Joseph Conrad (born Józef Teodor Konrad Korzeniowski; 3 December 1857 – 3 August 1924) is regarded as one of the greatest novelists in English. He was granted British nationality in 1886, but always considered himself a Pole.[note 1] Though he did not speak English fluently until he was in his twenties (and always with a marked accent), he was a master prose stylist who brought a distinctly non-English sensibility into English literature.[note 2] He wrote stories and novels, many with a nautical setting, that depict trials of the human spirit.
Joseph Conrad is considered an early modernist, though his works still contain elements of nineteenth-century realism. His narrative style and anti-heroic characters have influenced many authors, including T.S. Eliot, William Faulkner, Graham Greene, and more recently Salman Rushdie.[note 3] Many films have been adapted from, or inspired by, Conrad's works.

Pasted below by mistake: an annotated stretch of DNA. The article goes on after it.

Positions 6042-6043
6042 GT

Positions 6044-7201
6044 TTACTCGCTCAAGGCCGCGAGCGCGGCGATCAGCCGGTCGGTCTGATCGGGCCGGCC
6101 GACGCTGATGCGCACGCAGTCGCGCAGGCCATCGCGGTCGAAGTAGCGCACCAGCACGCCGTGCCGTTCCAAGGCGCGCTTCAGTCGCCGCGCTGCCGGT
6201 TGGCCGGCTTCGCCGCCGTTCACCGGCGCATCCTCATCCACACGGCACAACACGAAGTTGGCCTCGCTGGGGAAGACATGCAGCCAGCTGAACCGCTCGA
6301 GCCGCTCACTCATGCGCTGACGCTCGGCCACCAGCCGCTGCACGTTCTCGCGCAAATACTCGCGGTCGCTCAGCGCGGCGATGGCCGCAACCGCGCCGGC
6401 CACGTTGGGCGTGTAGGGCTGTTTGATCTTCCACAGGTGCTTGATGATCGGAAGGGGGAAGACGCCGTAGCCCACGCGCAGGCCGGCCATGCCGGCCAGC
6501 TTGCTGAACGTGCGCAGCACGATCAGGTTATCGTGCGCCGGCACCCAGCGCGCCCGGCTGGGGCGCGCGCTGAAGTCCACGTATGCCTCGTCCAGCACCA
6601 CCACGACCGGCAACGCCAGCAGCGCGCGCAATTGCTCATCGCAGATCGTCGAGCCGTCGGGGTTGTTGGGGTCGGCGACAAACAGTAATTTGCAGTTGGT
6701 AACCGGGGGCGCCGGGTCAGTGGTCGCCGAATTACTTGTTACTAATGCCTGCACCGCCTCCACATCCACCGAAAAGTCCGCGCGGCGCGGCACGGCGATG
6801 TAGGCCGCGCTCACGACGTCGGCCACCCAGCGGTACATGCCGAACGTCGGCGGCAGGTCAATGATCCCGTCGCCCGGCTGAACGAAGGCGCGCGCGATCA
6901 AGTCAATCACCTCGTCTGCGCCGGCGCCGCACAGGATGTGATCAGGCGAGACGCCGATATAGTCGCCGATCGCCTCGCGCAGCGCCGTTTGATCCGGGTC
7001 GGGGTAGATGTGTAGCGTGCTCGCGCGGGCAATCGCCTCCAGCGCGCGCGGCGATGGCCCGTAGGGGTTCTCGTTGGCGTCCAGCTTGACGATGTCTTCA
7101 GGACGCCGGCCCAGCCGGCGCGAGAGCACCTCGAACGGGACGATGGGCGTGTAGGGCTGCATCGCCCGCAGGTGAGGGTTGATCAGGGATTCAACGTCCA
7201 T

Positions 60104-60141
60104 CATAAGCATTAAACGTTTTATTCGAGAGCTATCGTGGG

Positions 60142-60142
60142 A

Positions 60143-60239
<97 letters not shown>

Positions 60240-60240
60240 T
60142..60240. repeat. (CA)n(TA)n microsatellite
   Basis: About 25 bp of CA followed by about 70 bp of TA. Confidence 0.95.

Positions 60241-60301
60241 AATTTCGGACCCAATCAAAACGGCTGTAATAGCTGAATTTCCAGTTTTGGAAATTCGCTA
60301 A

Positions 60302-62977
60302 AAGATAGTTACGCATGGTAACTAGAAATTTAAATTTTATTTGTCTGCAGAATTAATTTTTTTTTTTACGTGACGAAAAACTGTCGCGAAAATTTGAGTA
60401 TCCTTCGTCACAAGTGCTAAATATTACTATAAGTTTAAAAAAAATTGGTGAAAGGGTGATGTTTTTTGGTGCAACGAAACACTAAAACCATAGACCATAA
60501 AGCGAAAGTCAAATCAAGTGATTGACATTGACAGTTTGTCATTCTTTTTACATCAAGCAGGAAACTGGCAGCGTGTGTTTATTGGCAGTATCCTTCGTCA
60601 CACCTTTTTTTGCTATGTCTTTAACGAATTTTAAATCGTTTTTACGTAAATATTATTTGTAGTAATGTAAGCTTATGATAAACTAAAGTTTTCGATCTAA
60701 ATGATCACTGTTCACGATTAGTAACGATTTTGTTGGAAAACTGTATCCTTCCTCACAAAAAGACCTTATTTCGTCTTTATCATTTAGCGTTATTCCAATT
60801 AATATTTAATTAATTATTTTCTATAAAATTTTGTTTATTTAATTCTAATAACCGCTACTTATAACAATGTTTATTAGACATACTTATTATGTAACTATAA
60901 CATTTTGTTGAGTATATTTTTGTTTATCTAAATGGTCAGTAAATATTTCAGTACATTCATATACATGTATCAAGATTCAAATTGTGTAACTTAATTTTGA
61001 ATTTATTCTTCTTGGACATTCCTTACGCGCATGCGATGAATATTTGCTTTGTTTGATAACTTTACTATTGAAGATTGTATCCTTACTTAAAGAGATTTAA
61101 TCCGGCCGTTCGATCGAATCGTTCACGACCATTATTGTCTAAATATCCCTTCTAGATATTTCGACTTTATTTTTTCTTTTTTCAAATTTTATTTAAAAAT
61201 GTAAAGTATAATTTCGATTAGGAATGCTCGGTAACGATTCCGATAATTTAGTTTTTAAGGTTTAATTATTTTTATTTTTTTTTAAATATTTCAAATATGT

Writing in the heyday of the British Empire, Conrad drew on his Polish heritage and on his experiences in the French and British merchant navies to create short stories and novels that reflect aspects of a European-dominated world, while profoundly exploring human psychology. Appreciated early on by literary critics, his fiction and nonfiction have since been seen as almost prophetic, in the light of subsequent national and international disasters of the 20th and 21st centuries.